Without question, his commitment to public service was extraordinary. But, as a Dillard University alumnus, it was not exceptional. Generations of young people have graduated from this university – not only with a first-rate education – but also with a deeply ingrained passion to right wrongs, to improve communities and to empower our nation’s most vulnerable citizens.

Today, this tradition continues. F or many of you, public service is not just a priority. It is a central part of your daily lives. Every Dillard student will complete at least 120 hours of community service before graduation. Many of you will exceed this mark. In fact, this year’s graduates completed nearly 23,000 hours of community service – 10,000 hours more than the university’s policy required. And I hear that the class of 2011 is working hard to raise the bar.

You are serving as tutors at nearby schools, providing food and clothing to low-income families, and mentoring young children. You are bringing comfort to sick patients and struggling seniors. You are working to protect this region’s wildlife and coastline. And you are empowering communities across this city that, despite hell and high water, are determined to rise up and rebuild.

In so many different ways, you are also strengthening Dillard’s tradition of service, action and activism – a legacy that is truly remarkable.

Half a century ago, Dillard students were among our nation’s most vocal advocates for social justice and civil rights. In March of 1960, just weeks after the first lunch counter sit-in took place in North Carolina, students on this campus helped to organize a similar demonstration here in New Orleans. Soon they joined with thousands of other young people who were leading efforts to fight segregation across the south.

In 1962, when James Meredith became the first black student to enroll at the University of Mississippi, this campus condemned the violence that followed. Dillard students called on Washington – reaching out to leaders in Congress, to President Kennedy and to my predecessor, Attorney General Robert Kennedy – to continue their support for civil rights and equal access to education. And these students kept on pressing the Justice Department to ensure the equal protection of the laws in 1963, when Alabama became the last of the southern states to end segregation in its schools. That year, as our country held its breath and our National Guard stood watch, my late sister-in-law, Vivian Malone, was one of two African-American students who stepped past Governor George Wallace to integrate the campus of the University of Alabama.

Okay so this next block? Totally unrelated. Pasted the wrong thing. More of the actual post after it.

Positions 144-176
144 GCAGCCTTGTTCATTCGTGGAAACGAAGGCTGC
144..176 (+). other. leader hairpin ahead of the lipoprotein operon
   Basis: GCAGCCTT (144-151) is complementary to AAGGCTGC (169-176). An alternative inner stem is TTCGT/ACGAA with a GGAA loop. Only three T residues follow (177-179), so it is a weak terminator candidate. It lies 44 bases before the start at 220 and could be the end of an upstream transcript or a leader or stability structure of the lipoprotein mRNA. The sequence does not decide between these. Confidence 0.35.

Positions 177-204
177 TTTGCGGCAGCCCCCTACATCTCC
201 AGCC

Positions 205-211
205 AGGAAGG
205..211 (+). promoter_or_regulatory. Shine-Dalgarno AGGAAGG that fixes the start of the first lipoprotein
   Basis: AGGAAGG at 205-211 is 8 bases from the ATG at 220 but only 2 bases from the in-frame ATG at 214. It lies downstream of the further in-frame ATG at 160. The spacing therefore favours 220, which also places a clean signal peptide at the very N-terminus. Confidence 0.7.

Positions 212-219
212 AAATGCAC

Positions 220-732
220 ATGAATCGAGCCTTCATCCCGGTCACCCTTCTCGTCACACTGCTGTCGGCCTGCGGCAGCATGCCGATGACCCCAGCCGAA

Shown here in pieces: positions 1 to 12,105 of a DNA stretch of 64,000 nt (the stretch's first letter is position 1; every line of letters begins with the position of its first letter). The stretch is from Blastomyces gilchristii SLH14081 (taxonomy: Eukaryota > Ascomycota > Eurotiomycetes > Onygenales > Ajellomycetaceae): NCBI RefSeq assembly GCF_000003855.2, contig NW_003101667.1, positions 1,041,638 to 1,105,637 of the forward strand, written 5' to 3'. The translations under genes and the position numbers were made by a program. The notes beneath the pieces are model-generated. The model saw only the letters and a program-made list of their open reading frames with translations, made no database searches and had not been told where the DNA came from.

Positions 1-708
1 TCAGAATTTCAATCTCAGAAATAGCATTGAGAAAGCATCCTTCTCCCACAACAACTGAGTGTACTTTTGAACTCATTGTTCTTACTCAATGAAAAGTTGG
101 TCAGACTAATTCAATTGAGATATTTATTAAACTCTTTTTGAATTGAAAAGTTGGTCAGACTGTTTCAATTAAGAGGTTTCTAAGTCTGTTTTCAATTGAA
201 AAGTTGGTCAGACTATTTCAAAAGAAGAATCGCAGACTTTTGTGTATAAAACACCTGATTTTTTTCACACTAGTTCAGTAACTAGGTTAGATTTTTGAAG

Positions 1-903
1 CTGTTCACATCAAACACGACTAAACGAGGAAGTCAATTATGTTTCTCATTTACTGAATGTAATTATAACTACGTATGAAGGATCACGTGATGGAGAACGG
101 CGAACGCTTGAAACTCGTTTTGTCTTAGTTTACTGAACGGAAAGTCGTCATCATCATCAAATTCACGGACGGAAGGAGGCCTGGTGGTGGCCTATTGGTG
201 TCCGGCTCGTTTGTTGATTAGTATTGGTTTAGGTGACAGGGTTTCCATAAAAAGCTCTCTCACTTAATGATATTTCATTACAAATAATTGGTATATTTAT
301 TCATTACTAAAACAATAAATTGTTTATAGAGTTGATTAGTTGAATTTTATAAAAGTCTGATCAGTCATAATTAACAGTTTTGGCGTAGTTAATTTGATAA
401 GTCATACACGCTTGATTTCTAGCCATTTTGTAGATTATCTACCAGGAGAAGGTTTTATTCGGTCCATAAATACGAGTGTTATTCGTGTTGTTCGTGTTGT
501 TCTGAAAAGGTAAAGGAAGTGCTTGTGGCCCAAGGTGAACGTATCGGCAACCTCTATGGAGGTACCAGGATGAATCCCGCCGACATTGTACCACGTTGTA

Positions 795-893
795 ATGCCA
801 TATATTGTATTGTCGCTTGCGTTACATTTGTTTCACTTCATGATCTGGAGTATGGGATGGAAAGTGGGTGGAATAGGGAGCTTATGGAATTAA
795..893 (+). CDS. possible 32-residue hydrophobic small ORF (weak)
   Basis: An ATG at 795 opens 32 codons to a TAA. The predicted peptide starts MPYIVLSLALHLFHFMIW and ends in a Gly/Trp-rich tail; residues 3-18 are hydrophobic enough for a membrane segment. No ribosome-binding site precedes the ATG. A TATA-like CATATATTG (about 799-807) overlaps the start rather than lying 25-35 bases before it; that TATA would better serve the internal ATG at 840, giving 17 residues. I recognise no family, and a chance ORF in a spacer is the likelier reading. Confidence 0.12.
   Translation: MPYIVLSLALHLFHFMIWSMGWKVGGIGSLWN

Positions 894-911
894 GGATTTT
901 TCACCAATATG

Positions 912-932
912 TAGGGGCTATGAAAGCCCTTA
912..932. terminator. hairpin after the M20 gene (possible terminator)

This achievement – like the opportunities we have all been afforded and must never take for granted – was the direct result of the courage, compassion and contributions of others.

I believe Thurgood Marshall, our nation’s first African-American Supreme Court Justice, may have put it best when he said that, “none of us got where we are solely by pulling ourselves up by our bootstraps.”

Each of us has walked through a doorway of possibility that those who came before us pried open. And we must never let these efforts be in vain.